The history of much of the meat we eat is one of suffering and deprivation. It is not uncommon, for example, for bulls to be castrated without anesthetics. Chickens are crammed into battery cages, often with only 67 square inches of space—less area than afforded by a piece of paper—which deprives these animals of their natural movement and drastically increases the chances of a disease-ridden death. To ensure efficient packing, a 650-750 °C blade removes one-third of each chicken’s beak (again, without anesthetics). It is not abnormal for chickens to die from shock during this “procedure,” and those who survive may spend the rest of their lives in excruciating pain any time they use their beak, some dying from starvation to avoid the pain. Pigs suffer through similar cramped and unsanitary conditions. After being artificially inseminated, sows are often put in gestation crates for the entirety of their pregnancy, with barely enough room to turn around. Once they give birth, their litter is taken from them, inflicting a great deal of emotional pain and stress. Prior to slaughter, pigs are typically gassed with carbon dioxide as a means of stunning them. The high concentrations of CO2 enter the throat and lungs as well as acidify the eyes, making the animals feel as though they are burning from the inside-out for up to 60 seconds until they lose consciousness.

All these practices are more or less commonplace in factory farms. I’ll let you use your imagination on just how revolting it can get in more isolated instances, but in case your creativity is failing you today, here is a video from a Tyson farm as reference

Few things would make me happier than the marriage of neuroscience and ethics in the form of a lively discussion about how to consume nutritious meat while maximizing well-being. Fish, for instance, have shown behaviors that could be interpreted as a pain response, yet they lack a neocortex, the brain region typically attributed to pain reception. This makes the ethical debate around eating fish fascinating. Additionally, a conversation could be had for eating chickens if they were kept in humane conditions and had net positive lives that otherwise wouldn’t have existed. But unfortunately, the lives of the livestock we consume are far from net positive by any imaginable metric of well-being, and the conditions of factory farming and its environmental impact make such discussions nearly impossible to have. At our current state, there really is only one simple ethical question to answer: does the temporary pleasure of meat consumption outweigh the cost of billions of animals suffering each year? On a more personal level, would you inflict the full pain of unanesthetized castration onto your puppy for a nice meal? Or inundate their body with carbon dioxide for some bacon?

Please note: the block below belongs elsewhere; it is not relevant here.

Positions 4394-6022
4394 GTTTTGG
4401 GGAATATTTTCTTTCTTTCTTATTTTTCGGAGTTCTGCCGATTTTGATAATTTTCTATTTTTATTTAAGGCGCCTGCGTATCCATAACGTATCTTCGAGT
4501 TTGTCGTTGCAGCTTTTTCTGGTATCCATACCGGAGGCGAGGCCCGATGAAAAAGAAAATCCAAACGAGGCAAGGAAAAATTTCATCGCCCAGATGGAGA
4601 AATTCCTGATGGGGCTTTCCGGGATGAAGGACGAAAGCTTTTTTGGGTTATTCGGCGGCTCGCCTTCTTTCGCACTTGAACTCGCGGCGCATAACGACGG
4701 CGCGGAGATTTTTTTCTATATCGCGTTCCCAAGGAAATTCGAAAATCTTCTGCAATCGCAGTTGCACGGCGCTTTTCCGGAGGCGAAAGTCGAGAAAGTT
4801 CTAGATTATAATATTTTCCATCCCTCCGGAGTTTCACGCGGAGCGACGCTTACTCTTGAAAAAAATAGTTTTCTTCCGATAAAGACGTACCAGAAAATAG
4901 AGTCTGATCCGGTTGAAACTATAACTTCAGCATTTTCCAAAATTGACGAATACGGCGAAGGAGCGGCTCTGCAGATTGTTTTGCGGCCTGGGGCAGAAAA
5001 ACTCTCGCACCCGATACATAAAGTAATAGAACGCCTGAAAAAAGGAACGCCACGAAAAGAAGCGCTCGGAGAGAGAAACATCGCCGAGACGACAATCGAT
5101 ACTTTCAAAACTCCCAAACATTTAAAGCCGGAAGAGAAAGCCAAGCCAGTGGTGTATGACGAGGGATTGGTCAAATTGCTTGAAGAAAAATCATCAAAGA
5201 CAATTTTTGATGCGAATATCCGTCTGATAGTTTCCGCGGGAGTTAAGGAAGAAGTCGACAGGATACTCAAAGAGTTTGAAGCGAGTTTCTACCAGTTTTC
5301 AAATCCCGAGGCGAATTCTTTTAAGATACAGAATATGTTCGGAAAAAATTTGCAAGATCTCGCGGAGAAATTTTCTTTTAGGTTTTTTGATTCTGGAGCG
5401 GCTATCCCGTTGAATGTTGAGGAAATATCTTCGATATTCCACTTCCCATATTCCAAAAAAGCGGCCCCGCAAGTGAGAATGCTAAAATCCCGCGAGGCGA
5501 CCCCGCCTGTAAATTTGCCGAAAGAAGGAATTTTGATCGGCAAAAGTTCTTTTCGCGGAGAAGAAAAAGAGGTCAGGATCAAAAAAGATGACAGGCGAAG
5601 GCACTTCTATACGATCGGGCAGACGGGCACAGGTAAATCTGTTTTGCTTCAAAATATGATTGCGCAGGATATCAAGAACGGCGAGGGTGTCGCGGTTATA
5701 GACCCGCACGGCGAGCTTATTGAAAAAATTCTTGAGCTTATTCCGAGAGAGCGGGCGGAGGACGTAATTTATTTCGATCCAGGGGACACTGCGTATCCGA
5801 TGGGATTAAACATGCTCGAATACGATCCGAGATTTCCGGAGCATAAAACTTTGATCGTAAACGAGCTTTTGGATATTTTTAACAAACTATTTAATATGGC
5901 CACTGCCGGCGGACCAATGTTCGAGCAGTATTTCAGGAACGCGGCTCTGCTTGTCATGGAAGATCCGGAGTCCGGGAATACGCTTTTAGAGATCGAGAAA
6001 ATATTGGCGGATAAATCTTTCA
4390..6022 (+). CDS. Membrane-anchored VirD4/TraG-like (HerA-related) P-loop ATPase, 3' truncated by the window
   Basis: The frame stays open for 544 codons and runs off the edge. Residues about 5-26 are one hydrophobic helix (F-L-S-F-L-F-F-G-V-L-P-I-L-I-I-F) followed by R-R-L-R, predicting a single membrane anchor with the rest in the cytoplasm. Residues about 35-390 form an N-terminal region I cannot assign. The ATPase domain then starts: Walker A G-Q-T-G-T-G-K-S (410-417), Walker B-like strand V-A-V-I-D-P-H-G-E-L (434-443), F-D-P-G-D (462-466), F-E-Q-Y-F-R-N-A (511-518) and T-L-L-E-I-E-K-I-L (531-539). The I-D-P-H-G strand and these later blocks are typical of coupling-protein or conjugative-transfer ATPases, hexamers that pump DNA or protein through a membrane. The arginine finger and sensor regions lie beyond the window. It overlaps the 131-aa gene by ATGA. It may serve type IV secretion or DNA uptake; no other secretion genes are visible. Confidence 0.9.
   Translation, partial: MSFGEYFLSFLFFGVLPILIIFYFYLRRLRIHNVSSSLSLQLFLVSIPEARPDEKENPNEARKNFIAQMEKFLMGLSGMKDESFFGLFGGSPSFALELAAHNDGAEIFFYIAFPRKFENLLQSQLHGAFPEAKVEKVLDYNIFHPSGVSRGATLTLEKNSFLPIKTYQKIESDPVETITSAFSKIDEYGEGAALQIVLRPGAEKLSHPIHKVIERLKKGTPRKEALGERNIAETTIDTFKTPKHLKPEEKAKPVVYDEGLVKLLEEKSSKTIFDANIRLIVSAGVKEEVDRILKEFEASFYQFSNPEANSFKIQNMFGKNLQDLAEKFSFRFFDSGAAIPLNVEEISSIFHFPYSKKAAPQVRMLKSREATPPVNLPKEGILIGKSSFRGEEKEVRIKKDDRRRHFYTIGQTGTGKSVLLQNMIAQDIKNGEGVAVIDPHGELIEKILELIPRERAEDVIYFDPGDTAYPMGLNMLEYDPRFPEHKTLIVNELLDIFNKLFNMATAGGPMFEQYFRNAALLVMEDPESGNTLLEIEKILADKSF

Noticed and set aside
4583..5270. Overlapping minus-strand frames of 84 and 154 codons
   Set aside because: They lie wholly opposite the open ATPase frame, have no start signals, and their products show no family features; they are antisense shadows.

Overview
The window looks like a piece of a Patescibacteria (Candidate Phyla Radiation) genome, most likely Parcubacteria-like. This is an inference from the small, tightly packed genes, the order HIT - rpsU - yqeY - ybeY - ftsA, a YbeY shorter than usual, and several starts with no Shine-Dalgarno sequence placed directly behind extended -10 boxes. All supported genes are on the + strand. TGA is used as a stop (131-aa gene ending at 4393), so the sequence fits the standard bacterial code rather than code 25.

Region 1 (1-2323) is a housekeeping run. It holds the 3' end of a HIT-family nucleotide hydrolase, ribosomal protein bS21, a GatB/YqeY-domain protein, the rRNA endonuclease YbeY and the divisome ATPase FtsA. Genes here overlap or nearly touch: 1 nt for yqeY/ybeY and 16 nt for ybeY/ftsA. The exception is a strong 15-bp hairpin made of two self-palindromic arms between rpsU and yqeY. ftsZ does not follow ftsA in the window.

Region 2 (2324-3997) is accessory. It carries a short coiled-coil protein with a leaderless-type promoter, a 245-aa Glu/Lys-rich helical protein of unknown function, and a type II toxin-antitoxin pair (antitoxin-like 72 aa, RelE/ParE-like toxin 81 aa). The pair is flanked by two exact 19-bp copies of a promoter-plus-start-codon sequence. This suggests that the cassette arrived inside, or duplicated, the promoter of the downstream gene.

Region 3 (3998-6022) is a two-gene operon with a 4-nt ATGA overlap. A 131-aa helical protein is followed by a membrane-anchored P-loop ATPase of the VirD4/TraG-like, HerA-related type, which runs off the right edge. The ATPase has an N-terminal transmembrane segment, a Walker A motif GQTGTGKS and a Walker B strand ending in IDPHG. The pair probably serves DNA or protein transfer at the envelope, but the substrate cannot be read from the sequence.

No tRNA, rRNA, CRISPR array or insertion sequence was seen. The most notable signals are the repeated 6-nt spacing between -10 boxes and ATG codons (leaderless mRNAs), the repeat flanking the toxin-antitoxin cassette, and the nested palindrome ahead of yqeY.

​Human lives are of the utmost importance—no one denies that—but that cannot cloud our vision on the moral worth of other conscious creatures, especially those that share with us a similar propensity to suffering. Breaking lifelong habits is hard, but for many, changing your diet is possible. And in the case of animal suffering, doing so holds tremendous gravity. It may be hard, it may require great effort, and there may be hiccups along the way, but even small changes carry immense moral value. Don’t let fang-bearing vegans deter you, it’s entirely possible to curb your meat consumption and still retain your sanity.

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Louisiana State University